One of the first designed or at least imagined flying machines was the ornithopter. In essence, when mankind gazed at the skies, he saw that the birds were flying and thus mankind realized if he wanted to have the domain of the skies, he would have to fly like a bird. Thus since the dawn of the civilization, mankind with, its quest for dominion over nature, has tried to repeat the design and the behavior of the natural flying species. Besides the mankind’s formal history, the legends go back far describing the mankind’s quest for flying.
The first reference to an ornithopter and a real reference to flying is in the legend of Daedalus and Icarus. When Icarus was held captive by the Gods on top of a mountain fortress, he used big wings tethered to his body by wax. However because he flew too close to the sun, according to the legend his wings melted away from his body and he plunged into the deep abyss of death. Although it is a tragic myth, it symbolizes the quest for the man’s attempt to fly and thus control the forces of nature.
As mankind advanced further and further, throughout history there were lots of trials and designs for flying machines. In order to establish flying, mankind looked at the only available example of flying: namely the birds. Thus, everyone was trying to copy the designs of the birds to design a flying machine that paralleled their development: The Ornithopter.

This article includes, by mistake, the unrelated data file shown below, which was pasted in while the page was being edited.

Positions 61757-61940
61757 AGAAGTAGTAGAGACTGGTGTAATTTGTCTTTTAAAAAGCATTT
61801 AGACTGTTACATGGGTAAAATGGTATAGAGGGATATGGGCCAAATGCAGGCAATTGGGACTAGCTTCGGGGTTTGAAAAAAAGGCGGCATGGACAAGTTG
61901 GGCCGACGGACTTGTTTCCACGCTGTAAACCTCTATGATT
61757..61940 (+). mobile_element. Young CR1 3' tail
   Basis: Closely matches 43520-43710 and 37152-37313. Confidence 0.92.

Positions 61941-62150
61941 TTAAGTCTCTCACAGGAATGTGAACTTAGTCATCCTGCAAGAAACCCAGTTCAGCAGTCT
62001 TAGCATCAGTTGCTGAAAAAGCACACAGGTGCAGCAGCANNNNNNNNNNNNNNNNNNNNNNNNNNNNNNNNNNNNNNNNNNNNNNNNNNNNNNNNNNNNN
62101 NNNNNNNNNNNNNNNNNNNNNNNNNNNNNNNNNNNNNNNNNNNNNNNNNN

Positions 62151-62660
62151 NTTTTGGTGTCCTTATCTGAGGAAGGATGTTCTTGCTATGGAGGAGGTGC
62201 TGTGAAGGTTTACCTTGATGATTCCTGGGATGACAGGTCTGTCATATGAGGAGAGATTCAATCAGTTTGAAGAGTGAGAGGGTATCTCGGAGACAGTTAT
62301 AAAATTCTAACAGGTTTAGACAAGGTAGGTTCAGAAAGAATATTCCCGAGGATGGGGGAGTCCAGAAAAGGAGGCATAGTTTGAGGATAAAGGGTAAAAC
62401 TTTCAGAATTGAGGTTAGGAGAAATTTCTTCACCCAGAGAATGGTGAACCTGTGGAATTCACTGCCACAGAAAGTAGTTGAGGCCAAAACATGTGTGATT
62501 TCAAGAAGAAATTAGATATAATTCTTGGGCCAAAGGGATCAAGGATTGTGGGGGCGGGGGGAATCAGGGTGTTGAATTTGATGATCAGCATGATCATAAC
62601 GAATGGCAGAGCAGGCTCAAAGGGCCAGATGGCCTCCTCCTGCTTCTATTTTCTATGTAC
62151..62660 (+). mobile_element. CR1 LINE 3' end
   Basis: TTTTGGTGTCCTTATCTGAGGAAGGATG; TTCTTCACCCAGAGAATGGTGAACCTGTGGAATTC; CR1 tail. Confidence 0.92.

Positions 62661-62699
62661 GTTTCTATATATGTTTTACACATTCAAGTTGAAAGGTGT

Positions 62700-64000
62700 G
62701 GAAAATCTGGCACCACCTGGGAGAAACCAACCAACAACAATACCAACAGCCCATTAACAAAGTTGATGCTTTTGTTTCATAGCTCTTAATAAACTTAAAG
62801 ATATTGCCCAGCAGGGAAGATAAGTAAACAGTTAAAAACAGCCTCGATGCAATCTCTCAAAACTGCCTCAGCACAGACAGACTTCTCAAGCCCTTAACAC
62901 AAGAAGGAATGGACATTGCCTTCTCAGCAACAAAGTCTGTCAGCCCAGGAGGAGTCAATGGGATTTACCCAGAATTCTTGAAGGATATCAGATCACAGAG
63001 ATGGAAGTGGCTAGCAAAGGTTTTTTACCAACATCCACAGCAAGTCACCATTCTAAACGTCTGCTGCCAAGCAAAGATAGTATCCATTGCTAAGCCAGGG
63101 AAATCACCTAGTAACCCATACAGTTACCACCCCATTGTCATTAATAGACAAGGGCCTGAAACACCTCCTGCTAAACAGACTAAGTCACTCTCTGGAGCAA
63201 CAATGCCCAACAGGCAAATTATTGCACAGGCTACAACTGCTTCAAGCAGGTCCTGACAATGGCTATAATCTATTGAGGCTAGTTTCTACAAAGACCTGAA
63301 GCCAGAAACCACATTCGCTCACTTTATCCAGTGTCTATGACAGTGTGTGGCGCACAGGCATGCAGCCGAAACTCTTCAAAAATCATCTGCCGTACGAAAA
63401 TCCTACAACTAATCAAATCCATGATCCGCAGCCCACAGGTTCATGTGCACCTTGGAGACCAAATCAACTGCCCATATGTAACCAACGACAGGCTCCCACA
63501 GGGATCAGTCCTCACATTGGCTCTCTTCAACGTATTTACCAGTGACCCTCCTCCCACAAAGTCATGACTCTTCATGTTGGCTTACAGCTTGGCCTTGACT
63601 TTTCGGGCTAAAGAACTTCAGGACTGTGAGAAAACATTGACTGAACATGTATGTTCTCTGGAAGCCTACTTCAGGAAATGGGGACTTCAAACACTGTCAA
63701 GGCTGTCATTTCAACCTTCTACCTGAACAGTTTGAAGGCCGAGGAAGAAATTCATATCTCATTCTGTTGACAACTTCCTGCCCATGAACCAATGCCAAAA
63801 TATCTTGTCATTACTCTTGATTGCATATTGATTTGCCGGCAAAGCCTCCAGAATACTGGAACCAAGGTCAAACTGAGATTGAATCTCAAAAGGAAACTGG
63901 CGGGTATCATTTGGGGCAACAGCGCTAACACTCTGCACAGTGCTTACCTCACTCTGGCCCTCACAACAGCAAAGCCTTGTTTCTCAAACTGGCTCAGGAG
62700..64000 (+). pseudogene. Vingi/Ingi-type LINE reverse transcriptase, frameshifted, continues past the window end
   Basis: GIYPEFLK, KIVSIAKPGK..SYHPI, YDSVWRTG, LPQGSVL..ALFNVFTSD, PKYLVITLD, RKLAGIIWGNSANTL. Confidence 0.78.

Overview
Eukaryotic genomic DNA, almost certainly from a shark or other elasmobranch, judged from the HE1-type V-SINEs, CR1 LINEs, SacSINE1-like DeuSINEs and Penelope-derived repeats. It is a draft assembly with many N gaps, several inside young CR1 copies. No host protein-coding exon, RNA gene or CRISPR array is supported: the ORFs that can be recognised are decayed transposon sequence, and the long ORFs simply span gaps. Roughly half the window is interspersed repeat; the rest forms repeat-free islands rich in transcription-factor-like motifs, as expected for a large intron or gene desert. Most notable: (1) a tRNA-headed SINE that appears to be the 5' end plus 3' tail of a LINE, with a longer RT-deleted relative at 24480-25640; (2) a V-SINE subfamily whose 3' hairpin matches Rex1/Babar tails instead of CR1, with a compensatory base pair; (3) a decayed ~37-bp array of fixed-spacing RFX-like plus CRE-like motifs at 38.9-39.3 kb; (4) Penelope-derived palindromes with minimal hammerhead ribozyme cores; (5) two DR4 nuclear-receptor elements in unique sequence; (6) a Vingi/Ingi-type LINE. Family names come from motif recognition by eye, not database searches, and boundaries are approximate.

In essence, an ornithopter was a machine that had birdlike wings and a place for the operator to be attached. The operator would flap his arms and the wings of the ornithopter would be flapped also. In essence, mankind would fly by simulating the flapping of the bird’s wings. However, since the principles of aerodynamics was not discovered, no one was aware of the ratio of the wing to muscle power and thus all of these projects and attempts were doomed to fail.
Perhaps the most serious thoughts came from the famous thinker and designer Leonardo Da Vinci. He drew many representations of the birds to correctly understand the principle. Thus, as a result he designed may ornithopters design and a helicopter design which was a vehicle that can take off vertically from a ground y the use of blades that are horizontal to the ground. In fact, it can be said that an ornithopter is the father of helicopters.
Read also: History of Flight
During the history of mankind there were hundreds of ornithopter and even helicopter designs which never had a chance of flying off the ground. Especially the 19th century was filled with many inventors competing for the design of the successful ornithopter. In fact even the great inventor Thomas Edison tinkered with an ornithopter ad even received a patent.(although the design was not feasible and thus it never got ff the ground) When it was realized that the power to flap the wings was just not enough in humans, new designs were introduced that utilized mechanical energy for flying. In 1870, the French inventor Gustave Trouve designed an ornithopter that received its power to flap wings from an internal combustion engine. The flight was a partial success as the ornithopter that he designed flew 70 meters off the ground.
The final result was that although people tried to fly ornithopters, it just wasn’t a viable aerodynamic design. Although in the 20th century some successful ornithopters were built, it was discontinued as an idea. Then the power to flight was concentrated on glided flight (not flapped wings flight) and thus the Wright Brothers were able to fly creating a huge industry in the 20th century. However, the efforts for the Ornithopter were not in vain, as it was in principle the founding stone of the helicopter.
Read also: History of Aircraft Circa 1930